Project partner Royal Danish Academy of Fine Arts – School of Design (KADK), has produced a booklet that explores the audience engagement concepts developed in collaboration between KADK, Malmö University, students and cultural institutions. View the booklet below!
Excerpts from the introduction by Jakob Ion Wille and Arthur Steijn
In the spring of 2013, students from the Royal Danish Academy of Fine Arts, School of Design and Malmö University were engaged in programs part of the EU project, Musical Experience Design. The EU project is seeking development of innovative experiences within the context of live classical music concerts. Three cultural institutions in the Øresund region, Malmö Symphony Orchestra, The Royal Danish Theatre, and Copenhagen Phil, are functioning as laboratories for developing and testing new concepts.
At Royal Danish Academy of Fine Arts, School of Design, the program was to explore ways to design meaningful interaction between classical music concerts and their audience, using new visualization technologies. At Malmö University, the students focused on how to develop new models that could contribute to cultivating new expertise and strengthening the relations between cultural institutions and their audiences. This booklet is a showcase of the eight conceptual designs developed by students from the School of Design and four from Malmö University during the semester, as well as the work produced by students from both schools in cooperation with The Royal Danish Orchestra (Det Kongelige Kappel) for a series of children’s concerts performed in the fall of 2013 in The Opera House in Copenhagen.
Finally, thoughts on working with experience design and renewing the live format of symphonic music will be discussed in the booklet. The idea of renewing the format of symphonic music, live performance including audience engagement and the use of modern audio-visual media technology raises aesthetic, technological and methodological questions. As a framework for the presentation of the work and design done by the students, these questions will be addressed in texts authored by researchers involved in the project. Please enjoy.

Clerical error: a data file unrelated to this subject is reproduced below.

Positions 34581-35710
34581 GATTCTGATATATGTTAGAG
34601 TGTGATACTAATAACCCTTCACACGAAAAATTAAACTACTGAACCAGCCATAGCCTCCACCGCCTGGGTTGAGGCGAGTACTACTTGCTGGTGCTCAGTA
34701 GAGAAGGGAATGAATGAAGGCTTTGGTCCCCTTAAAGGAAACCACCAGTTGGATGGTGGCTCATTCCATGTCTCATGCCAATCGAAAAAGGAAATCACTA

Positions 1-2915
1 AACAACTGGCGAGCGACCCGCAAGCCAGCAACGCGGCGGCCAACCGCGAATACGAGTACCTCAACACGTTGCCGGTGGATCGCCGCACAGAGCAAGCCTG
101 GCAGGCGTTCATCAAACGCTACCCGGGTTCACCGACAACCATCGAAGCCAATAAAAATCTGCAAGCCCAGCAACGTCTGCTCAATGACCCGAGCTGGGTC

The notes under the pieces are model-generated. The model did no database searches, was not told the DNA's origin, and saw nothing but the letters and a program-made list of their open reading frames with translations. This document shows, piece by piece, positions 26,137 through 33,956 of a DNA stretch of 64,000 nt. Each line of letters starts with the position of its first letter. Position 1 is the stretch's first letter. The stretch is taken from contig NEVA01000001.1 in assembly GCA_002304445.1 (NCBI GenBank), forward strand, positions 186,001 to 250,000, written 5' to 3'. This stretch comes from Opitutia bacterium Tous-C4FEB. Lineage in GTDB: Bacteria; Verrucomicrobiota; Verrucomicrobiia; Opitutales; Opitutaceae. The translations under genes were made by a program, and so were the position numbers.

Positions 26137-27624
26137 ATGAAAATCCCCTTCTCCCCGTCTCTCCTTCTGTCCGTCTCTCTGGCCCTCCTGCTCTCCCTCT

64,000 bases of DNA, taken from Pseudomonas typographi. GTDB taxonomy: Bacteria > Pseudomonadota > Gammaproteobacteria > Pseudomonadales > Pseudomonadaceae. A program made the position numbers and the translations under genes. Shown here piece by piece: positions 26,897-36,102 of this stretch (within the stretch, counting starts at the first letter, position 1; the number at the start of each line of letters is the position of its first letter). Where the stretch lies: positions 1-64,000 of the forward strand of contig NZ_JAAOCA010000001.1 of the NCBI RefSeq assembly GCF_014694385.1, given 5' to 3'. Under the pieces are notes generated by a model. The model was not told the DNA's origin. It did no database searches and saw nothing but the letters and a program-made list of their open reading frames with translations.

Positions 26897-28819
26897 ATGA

The Arts and Audiences conference in Helsinki, 2013, gathered representatives from cultural institutions and a few researchers. The recurring theme was that cultural institutions are facing significant challenges, as the Nordic countries have changed considerably over the last two decades: the Nordic countries have become more multicultural, engagement with culture has become more diverse and segmented, and there is an increased expectation of active engagement.
Most of the 240 participants came from Nordic large or mid-size cultural institutions or art festivals and very few from free art institutions or organizations. Most of the participants worked with outreach, education, communication, but a few directors were also present.
Challenges and Opportunities
The recurring themes at the conference were that the cultural institutions are facing significant challenges, as the Nordic countries have changed considerably over the last two decades. The Nordic countries have become more multicultural, the engagement with culture has become more diverse and segmented, and there is an increased expectation of active engagement. Continue reading →
The question of how contemporary media can strengthen the relationship between cultural institutions and their audience(s) has been explored by seventeen interaction design masters students at the School of Arts and Communication, Malmö University, all within the Musikalsk Oplevelsesdesign project.
Four concepts were developed over a period of ten weeks, where masters students at the Interaction Design programme at the School of Arts and Communication, Malmö University, worked in collaboration with representatives from cultural institutions Malmö Symphony Orchestra, The Royal Danish Theatre, and Copenhagen Phil. Continue reading →
Joystick is a concert where Malmö Symphony Orchestra (MSO) plays computer game music. The format is highly popular and well visited, drawing mostly men between the ages of eighteen and forty. The design challenge for the interaction design master students Carlo Luccioni, Chi-heng Peng, Chomphunut Haglund and James McIntyre was to explore how the relationship between MSO and their Joystick audience could be deepened and broadened.
The students Atilim Sahin, Halfdan Jensen, Maja Fagerberg Ranten, and Rozina Sidhu has together with the ballet group Corpus at the Royal Danish Theatre explored how the boundaries between the audience and the dancers can be challenged and made more participatory. The group presented their work at Medea to fellow students, their supervisors, and representatives from the Royal Danish Theatre. This report summarizes the outcomes of their work.